To the Expos players, coaches, fans, and especially Dennis Martínez, it didn’t matter who was in the batter’s box. It only mattered that he could represent the final out. Hitting .245 off the bench, Gwynn was the Dodgers’ best bench player at the time, and their last chance to break up the perfect game. The first pitch was outside, ball one. The next pitch, his dependable curveball, dropped out of the sky, into the strike zone, and froze Gwynn for strike one. A swing from Gwynn on the next pitch almost took the collective breaths away from Expos fans as he hit the ball just foul of the third-base line, strike two.
Taking a breath, Martínez went to pick up his rosin bag to dry his hand. Then, he walked back up to the pitching mound. He scaled that 10 inch tall mountain that every big league pitcher climbs and every amateur pitcher hopes to climb in their lives. Before the 12 other pitchers to that point finished off their perfect games, they all had to make that ultimate climb.
However, for Dennis, that climb started long ago. That climb started before he dropped off the rosin bag in the bottom of the ninth inning during that hot summer day in Los Angeles. It started before he was traded to Montreal, before he struggled with alcoholism during his time in Baltimore, before he was given his famous “El Presidente” nickname by Orioles teammate Ken Singleton, and before he debuted as the first Nicaraguan-born player in MLB history. He started his climb when he was a small boy in Granada, Nicaragua. From the moment he used rolled up socks to imitate baseballs as a child and when he first held a real baseball at the age of 13, Dennis Martínez started his climb.
This game marked the 482nd time he climbed the mound in his major league career. At 37 years old, Martínez was standing on the 10 inch summit again, ready to etch his name in baseball immortality. Here’s TSN play-by-play announcer Dave Van Horne with the call.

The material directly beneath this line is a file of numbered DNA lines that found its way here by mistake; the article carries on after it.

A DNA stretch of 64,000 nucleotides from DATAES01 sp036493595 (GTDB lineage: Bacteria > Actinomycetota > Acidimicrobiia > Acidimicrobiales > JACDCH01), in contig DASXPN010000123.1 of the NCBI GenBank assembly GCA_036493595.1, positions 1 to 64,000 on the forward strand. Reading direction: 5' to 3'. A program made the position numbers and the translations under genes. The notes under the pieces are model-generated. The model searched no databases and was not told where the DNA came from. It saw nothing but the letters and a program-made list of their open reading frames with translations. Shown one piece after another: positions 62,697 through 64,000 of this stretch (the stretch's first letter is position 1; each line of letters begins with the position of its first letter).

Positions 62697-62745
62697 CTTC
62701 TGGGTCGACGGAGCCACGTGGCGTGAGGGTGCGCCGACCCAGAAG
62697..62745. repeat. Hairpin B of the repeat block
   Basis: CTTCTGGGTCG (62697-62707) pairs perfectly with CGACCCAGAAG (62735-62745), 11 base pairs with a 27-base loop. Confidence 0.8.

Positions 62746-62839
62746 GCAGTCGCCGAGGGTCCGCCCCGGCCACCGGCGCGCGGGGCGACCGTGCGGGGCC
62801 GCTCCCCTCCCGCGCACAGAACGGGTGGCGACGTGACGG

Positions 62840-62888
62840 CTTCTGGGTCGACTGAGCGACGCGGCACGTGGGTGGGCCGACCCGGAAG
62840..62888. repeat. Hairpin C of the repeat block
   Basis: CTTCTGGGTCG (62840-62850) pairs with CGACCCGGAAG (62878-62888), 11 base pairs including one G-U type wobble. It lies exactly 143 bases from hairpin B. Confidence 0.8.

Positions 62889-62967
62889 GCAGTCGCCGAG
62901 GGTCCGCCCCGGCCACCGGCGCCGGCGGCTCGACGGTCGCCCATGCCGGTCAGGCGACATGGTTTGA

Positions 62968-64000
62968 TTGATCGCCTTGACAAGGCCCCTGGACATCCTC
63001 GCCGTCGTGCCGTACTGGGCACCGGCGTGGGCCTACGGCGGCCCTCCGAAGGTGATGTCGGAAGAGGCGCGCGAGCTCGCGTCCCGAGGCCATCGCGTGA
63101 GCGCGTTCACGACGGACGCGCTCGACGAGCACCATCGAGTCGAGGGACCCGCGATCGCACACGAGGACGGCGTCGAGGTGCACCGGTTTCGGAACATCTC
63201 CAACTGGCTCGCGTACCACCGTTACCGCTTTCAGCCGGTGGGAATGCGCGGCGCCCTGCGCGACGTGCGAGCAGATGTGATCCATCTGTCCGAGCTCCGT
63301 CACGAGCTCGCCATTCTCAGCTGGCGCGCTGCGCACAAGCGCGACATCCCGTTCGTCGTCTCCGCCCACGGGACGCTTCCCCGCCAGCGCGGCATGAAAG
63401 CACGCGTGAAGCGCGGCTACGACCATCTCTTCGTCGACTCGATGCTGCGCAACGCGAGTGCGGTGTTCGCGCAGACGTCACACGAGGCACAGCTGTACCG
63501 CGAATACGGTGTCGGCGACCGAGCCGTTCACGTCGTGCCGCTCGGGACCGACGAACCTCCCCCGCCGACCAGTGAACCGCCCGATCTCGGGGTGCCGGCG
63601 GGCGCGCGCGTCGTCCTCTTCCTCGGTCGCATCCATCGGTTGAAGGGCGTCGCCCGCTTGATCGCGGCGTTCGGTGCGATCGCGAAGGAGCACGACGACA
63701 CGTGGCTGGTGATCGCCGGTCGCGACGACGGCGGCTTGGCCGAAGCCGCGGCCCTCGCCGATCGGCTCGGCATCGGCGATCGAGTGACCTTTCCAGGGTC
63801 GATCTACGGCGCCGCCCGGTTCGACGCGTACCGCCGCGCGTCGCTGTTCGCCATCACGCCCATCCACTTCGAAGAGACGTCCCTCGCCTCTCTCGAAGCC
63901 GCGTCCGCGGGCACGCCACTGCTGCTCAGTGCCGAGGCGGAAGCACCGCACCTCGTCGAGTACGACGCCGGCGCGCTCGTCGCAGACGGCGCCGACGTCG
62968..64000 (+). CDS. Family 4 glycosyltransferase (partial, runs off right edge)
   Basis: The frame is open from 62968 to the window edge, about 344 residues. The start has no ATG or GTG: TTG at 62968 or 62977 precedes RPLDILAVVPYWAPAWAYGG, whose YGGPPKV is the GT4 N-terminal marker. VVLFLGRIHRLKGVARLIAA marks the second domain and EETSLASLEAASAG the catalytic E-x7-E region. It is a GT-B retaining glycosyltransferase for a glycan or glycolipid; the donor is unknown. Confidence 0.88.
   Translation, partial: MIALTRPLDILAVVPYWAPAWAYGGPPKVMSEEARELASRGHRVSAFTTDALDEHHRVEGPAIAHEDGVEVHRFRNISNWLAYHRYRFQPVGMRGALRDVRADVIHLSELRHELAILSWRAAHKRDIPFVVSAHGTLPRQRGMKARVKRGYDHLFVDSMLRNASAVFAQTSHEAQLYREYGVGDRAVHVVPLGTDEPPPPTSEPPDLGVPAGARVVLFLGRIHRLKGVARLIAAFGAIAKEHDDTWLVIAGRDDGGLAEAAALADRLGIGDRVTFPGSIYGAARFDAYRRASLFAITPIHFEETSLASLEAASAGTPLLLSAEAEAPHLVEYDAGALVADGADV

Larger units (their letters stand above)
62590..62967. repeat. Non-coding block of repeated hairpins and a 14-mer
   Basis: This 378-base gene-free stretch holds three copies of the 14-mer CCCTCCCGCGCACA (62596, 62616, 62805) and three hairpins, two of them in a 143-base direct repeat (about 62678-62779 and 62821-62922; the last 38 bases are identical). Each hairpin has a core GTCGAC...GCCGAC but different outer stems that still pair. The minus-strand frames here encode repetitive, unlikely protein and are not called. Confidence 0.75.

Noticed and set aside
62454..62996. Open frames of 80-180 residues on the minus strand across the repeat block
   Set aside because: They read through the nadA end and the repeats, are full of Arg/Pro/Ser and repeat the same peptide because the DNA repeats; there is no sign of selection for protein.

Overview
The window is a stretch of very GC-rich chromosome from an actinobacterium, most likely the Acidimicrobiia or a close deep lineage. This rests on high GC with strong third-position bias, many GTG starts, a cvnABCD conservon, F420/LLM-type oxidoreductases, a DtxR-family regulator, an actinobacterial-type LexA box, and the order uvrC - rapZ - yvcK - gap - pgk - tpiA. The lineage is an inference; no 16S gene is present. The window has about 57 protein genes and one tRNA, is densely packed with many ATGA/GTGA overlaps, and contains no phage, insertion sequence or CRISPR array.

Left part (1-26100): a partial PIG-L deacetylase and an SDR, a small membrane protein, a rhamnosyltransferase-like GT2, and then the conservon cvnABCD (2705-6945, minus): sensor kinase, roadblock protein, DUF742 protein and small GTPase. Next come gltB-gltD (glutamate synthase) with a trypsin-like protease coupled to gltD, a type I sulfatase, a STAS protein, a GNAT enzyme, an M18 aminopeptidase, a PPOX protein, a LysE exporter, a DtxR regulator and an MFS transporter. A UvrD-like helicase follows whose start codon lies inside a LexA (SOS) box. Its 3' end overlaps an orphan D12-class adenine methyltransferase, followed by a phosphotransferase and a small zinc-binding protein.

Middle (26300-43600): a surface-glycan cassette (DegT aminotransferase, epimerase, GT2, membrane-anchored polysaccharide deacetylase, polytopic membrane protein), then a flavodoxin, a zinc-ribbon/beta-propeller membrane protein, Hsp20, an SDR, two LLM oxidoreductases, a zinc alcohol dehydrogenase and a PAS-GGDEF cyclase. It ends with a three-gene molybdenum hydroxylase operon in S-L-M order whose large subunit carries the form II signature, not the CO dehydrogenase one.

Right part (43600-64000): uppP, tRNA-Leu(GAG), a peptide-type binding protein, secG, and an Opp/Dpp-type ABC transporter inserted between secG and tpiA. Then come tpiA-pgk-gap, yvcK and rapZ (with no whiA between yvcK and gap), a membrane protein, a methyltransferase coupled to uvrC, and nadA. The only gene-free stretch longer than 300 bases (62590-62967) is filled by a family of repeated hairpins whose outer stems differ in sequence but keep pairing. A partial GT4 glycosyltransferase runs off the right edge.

On July 28, 1991, 30 years ago today, a hot Sunday summer afternoon in Los Angeles, Dennis Martínez was the 13th MLB pitcher to be perfect.
After the on the field celebration subsided, Martínez spent time alone in the dugout. “There was nothing in my mind, ” he said. “I had no words to say, I could only cry. I didn’t know how to express myself. I didn’t know how to respond to this kind of game.”
Martínez’s catcher, Ron Hassey said, “You give the credit to Dennis. He’s the guy who had to throw the pitches. I’m just the guy who’s catching them and helping him.”
Tito Rondón, sports editor of the Nicaraguan newspaper La Prensa in 1991, said, “Dennis Martínez was already the most popular man in the country before he pitched a perfect game. Now he’s just more popular.”
Martínez would go on to pitch seven more years until the age of 44, pitching two more years in Montreal, three with Cleveland, one with Seattle, and one with Atlanta before calling it a career in 1998. He finished with a 245-193 record and a career 3.70 ERA. His 3999.2 career innings pitched is good for 41st among all pitchers in MLB history through the 2021 season.
The Montreal Expos would finish 71-90, good for sixth in the National League East in 1991. The Expos wouldn’t make the postseason again for the duration of the franchise’s existence, moving to Washington D.C. in 2005 and rebranding as the Washington Nationals.
Since Martínez’s perfect game in 1991, there have been ten perfect games, the last of which occurring in 2012 by Seattle Mariners pitcher Félix Hernández.
For the information in this article, the author consulted baseball-reference.com and sabr.org